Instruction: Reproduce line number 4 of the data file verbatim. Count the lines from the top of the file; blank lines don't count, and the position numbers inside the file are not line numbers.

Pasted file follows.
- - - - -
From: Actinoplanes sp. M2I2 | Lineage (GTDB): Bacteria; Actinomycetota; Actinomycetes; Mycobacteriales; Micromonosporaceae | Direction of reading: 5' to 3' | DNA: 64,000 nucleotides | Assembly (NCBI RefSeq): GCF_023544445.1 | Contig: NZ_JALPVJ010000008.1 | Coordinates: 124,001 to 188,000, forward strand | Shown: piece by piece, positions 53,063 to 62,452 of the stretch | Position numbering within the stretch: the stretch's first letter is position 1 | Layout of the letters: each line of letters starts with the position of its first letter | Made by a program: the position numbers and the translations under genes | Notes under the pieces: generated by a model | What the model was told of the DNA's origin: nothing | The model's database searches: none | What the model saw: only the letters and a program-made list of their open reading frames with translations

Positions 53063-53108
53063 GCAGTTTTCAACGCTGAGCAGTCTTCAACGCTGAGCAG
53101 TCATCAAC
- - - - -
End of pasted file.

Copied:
53101 TCATCAAC